Copenhagen – Bilbao, a large unserved market; we examine profitability using RDC’s Apex platform
As a network manager for a big European LCC told anna.aero recently, “Of course routes are still being evaluated for the shorter- and longer-term. Strategic thinking has to be happening.”
And it has an estimated average year-round base fare of €98 each way (excluding taxes, ancillaries, and any fuel surcharge).
Bilbao is the top unserved market from Copenhagen to Spain, with the Danish capital the third-largest unserved from Bilbao.
In addition, Kiwi.com search data shows that just over 485,000 searched for Copenhagen – Bilbao last year. Interestingly, it is one of the few core unserved markets from the Danish capital that is almost evenly split by origin of search.
Not surprisingly, it is a reasonably summer-seasonal market, with 35% higher demand in Q3 than Q1.
What Copenhagen says about the opportunity
Annika Liljenberg, Senior Route Development Manager, Copenhagen Airports, told anna.aero:
“We see great potential for non-stop service between Copenhagen and Bilbao.
“There are several Danish companies with activities in the area in and around Bilbao and the city itself offers great opportunities for city break holidays, thus catering for both business and leisure traffic.
“In our own airport passenger survey, 43% of the passengers indicate that they travel for business purposes, 38% travel for leisure, and 15% travel for VFR.
“Moreover, Copenhagen is an interesting city for Spanish travellers to visit at all times of the year.”
Copenhagen to Bilbao: who could operate it?
It is unlikely that this route would appeal to easyJet or Ryanair given neither airline has a base at either airport and Ryanair has only one route to Bilbao.
Three possible candidates are SAS, Vueling, and Norwegian.
SAS is Copenhagen’s top airline with a 37% share of the airport’s European capacity last year, OAG Schedules data shows.
Vueling, meanwhile, is by far Bilbao’s top airline with 39% of its seats. It also has three routes to Copenhagen: from Barcelona, Florence, and Paris CDG.
But it is perhaps Norwegian that is most likely to begin Copenhagen – Bilbao.
Norwegian could be most likely
Oslo began back in 2013 and operates from June to August. Stockholm started in 2018 and operates a longer season, from May to October.
Prior to starting, both markets were smaller than from Copenhagen.
Stockholm traffic, for example, totalled 14,000 in 2017, with a similar average fare as Copenhagen – but the Sweden capital had a 30% longer stage length.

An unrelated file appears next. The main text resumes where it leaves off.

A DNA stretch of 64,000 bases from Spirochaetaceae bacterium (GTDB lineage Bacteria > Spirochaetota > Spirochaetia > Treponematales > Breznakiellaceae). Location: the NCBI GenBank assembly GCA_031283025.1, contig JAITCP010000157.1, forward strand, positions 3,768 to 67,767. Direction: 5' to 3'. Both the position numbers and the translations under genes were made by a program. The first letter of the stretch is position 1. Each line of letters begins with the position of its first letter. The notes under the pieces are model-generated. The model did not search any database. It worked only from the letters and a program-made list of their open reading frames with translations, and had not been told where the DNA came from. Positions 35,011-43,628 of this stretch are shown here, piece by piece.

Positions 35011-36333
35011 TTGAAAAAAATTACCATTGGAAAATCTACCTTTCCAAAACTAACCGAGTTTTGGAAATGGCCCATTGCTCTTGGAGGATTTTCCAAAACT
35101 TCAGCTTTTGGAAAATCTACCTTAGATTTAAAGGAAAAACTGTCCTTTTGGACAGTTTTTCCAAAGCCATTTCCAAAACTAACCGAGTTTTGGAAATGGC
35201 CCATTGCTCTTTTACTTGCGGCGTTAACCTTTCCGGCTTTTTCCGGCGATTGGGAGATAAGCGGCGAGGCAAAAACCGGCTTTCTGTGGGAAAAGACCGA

Norwegian is also the second-largest player at Copenhagen with 19% of its Europe capacity.
The carrier is by far the largest operator between Copenhagen and Spain, with 1.2 million seats last year – almost half of the market. It had more than three times the capacity of second-placed Ryanair.
Breakeven analysis for Norwegian using RDC’s Apex platform
RDC Aviation’s Apex shows breakeven performance for Norwegian on Copenhagen – Bilbao. This:
- Is based on a twice-weekly summer service
- Assumes all route operating costs, fixed and variable/indirect
- Assumes full airport charges without any discounts or incentives applied
- Includes fuel prices at current market rates, which are at historically low levels
- Excludes any contribution towards the airline’s overhead costs
With a twice-weekly, 189-seat B737-800 at Norwegian’s average 86% SLF, the carrier would need an estimated €82.06 each way in total average revenue per passenger to breakeven.
Of this, €69.75 would be from the base fare, i.e. 30% lower than the market’s average fare last year of €98.
At this frequency, capacity, required fare, and SLF, Norwegian would need 19,879 passengers to breakeven.
Copenhagen – Bilbao profitability analysis using RDC’s Apex platform
Assuming Norwegian had the market average base fare of €98 one-way and ancillaries of €12.31 for total revenue per passenger of €110.31, RDC’s Apex shows a summer-seasonal profitability estimate of almost €559,000.
This is, again, based on full airport charges without any discounts or incentives.
Will we see Norwegian on Copenhagen – Bilbao?
“Why not?” is the answer, with indirect passengers already paying over what the airline needs to break into profit.
RDC provides world-leading aviation data through its online apps, data services and APIs. Its Apex platform delivers airline route performance data (fares, profit, schedules, costs, CO2) while AirportCharges has detailed tariff data for over 3,000 airports as well as global en-route navigation fees and government taxes. Over 250 companies subscribe to RDC’s services; visit their website, www.rdcaviation.com, to find more information and contact details.